[Exercise] forces the body's physiological systems -- all of which are involved in the stress response -- to communicate much more closely than usual: The cardiovascular system communicates with the renal system, which communicates with the muscular system. And all of these are controlled by the central and sympathetic nervous systems, which also must communicate with each other. This workout of the body's communication system may be the true value of exercise; the more sedentary we get, the less efficient our bodies in responding to stress.

Studies show that exercise is very effective at reducing fatigue, improving alertness, increasing concentration, and enhancing overall cognitive function. Perhaps one of the most well-known facts about exercise is that it increases your brain’s production of endorphins. Endorphins (as you may know) are the bodies “natural painkillers.” They are neurotransmitters that reduce the feeling of pain and fatigue, allowing you to continue the physical activity. These endorphins are the reason that people feel so good after a workout.

So how can you put exercise and stress relief to work for you

Here’s a few simple tips on how to manage stress with movement:

Consult with your doctor. If you haven't exercised for some time and you have health concerns, you may want to talk to your doctor before starting a new exercise routine.  It might also be a good idea so start a programme where there are qualified coaches to help get started and progress safely.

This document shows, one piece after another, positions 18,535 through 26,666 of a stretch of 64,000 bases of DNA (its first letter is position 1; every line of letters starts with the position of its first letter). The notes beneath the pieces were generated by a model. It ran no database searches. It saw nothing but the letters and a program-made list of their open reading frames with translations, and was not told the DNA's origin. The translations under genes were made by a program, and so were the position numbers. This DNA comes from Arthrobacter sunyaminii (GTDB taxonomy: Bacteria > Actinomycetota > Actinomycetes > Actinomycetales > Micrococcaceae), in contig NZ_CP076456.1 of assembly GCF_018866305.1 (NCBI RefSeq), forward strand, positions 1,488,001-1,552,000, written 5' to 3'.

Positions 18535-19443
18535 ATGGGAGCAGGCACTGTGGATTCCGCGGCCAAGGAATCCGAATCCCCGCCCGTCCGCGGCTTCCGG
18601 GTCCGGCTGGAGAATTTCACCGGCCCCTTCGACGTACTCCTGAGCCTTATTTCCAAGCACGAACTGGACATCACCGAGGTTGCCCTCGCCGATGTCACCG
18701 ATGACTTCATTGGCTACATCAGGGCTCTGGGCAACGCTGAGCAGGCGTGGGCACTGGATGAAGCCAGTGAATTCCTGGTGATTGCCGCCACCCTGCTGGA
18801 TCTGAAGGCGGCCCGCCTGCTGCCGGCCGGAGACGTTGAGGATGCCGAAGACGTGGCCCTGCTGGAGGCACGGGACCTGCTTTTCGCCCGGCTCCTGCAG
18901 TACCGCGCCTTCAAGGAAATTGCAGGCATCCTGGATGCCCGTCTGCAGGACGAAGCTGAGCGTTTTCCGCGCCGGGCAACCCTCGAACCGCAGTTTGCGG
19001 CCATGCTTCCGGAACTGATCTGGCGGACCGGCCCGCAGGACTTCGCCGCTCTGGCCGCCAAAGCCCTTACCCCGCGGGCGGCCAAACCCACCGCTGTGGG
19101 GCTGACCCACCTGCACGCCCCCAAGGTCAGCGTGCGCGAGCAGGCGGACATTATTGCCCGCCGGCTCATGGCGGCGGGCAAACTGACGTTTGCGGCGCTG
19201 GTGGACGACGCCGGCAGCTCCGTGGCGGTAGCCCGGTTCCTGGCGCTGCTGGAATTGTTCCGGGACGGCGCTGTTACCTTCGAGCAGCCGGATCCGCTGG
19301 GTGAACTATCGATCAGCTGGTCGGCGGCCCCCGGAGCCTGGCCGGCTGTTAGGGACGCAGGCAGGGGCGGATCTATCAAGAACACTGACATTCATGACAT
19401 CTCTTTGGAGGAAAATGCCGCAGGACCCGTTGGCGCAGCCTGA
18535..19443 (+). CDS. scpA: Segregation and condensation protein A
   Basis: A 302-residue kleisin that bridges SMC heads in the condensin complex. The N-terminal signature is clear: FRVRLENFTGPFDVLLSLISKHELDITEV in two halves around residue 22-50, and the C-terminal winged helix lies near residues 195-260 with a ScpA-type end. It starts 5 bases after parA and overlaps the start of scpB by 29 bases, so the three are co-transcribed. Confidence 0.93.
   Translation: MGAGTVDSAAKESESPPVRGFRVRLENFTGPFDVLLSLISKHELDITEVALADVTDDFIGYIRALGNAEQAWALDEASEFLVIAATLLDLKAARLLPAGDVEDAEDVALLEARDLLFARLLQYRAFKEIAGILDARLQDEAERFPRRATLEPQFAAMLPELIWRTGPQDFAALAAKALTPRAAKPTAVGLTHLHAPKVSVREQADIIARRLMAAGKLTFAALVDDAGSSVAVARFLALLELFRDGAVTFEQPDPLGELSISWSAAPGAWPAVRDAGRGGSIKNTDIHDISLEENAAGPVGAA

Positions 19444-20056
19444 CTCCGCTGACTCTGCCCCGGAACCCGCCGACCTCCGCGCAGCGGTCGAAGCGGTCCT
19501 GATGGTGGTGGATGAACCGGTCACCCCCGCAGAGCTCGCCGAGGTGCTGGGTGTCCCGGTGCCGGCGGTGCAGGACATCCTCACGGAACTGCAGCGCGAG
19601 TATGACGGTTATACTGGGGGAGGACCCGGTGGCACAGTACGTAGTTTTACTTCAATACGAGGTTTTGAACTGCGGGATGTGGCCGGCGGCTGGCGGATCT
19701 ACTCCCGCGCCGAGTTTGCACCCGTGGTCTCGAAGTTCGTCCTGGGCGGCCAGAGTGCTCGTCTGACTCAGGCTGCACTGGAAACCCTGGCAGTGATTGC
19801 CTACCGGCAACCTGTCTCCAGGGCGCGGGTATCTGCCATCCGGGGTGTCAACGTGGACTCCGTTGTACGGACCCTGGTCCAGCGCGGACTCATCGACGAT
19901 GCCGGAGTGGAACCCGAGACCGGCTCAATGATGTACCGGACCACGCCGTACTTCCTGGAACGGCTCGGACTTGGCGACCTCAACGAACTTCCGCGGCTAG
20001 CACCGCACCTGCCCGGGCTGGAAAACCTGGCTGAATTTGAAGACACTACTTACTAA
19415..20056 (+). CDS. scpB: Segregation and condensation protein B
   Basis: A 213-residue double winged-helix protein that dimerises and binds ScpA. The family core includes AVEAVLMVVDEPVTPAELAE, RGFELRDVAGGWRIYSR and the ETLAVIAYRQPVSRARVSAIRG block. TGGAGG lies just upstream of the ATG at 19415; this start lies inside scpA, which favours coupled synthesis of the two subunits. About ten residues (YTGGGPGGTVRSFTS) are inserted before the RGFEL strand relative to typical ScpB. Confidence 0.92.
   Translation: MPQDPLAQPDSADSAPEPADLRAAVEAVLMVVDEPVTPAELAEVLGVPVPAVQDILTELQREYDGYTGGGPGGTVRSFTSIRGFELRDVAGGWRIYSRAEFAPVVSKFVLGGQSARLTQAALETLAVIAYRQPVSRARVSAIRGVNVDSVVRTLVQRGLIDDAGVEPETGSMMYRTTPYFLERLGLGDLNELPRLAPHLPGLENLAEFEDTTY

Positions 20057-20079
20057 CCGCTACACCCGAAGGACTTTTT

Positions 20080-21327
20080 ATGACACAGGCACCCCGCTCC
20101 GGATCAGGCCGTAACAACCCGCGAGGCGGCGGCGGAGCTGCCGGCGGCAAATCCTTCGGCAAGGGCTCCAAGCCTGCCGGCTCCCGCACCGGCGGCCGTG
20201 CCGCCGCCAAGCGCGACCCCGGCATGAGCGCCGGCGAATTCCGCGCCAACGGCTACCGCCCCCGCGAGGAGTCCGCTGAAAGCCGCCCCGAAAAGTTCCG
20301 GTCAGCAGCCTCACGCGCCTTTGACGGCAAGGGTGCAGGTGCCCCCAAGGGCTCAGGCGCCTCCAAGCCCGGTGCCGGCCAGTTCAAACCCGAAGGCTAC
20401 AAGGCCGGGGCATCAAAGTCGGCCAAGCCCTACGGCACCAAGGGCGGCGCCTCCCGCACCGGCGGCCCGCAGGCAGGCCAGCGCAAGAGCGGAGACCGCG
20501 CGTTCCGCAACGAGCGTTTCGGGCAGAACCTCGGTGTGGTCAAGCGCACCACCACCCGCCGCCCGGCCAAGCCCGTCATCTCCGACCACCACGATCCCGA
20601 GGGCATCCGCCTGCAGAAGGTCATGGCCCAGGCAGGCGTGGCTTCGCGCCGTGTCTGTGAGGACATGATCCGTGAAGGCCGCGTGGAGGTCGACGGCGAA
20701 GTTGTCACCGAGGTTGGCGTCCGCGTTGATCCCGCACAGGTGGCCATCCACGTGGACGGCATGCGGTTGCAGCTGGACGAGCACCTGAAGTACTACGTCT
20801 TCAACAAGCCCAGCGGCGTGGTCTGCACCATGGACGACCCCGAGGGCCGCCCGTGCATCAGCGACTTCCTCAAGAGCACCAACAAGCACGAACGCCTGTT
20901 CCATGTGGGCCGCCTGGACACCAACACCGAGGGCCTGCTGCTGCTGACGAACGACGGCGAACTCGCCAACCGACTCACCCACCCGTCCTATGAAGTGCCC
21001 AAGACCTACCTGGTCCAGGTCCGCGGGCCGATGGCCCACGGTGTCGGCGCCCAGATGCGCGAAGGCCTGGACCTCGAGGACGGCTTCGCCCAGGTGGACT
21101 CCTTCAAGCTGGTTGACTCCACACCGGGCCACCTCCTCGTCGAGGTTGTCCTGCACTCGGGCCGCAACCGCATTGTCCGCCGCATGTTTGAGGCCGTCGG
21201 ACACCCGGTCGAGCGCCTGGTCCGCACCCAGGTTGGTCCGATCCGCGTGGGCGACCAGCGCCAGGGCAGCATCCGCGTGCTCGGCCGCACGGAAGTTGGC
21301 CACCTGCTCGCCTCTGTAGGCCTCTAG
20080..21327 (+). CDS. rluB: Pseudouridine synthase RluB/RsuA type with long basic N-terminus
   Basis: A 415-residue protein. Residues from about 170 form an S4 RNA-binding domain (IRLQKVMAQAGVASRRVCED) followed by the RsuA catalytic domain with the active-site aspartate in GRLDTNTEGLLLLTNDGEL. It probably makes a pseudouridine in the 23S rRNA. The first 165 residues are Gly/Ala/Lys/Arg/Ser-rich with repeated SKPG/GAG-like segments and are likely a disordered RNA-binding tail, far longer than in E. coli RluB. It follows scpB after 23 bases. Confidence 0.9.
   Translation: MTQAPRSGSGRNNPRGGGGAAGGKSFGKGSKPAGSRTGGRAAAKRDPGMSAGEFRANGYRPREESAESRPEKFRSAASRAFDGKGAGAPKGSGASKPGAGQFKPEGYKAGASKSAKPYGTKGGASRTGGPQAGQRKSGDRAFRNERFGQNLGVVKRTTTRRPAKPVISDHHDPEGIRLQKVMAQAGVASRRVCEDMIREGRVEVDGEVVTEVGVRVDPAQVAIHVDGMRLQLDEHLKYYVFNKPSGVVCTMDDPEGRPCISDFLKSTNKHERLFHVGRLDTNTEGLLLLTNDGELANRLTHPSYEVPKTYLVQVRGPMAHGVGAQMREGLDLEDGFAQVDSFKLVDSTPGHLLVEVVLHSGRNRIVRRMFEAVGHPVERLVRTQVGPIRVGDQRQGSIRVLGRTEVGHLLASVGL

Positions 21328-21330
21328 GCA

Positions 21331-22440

Walk before you run.
Build up your fitness level gradually. Excitement about a new program can   lead to overdoing it and possibly even injury.  For most healthy adults, the World Health Organisation recommends getting at least 150 minutes a week of moderate aerobic activity (such as brisk walking or swimming) or 75 minutes a week of vigorous aerobic activity (such as running). You also can do a combination of moderate and vigorous activity.

Also, incorporate strength training exercises at least twice a week. Resistance exercise using weight puts a heavy strain on the muscles, and can produce more endorphins in a faster period of time than cardio exercise. Certain strength-training exercises produce more endorphins than others, according to Luis M. Alvidrez and Len Kravitz, Ph.D., of the University of New Mexico. Multi-joint exercises that put stress on more than one joint and large amounts of muscle have been shown to produce the most endorphins during and after the workout.  Again, begin with the help of a qualified coach.

Do what you love. Virtually any form of exercise or movement can increase your fitness level while decreasing your stress. The most important thing is to pick an activity that you enjoy. Trying to force yourself to do something you don’t like is only going to add to your stress levels.

Pencil it in. Although your schedule may necessitate a morning workout one day and an evening activity the next, carving out some time to move every day helps you make your exercise program an ongoing priority.

Find a friend. Knowing that someone is waiting for you to show up at the gym or the park can be a powerful incentive. Working out with a friend, co-worker or family member often brings a new level of motivation and commitment to your workouts and keep you going long after you might have otherwise stopped.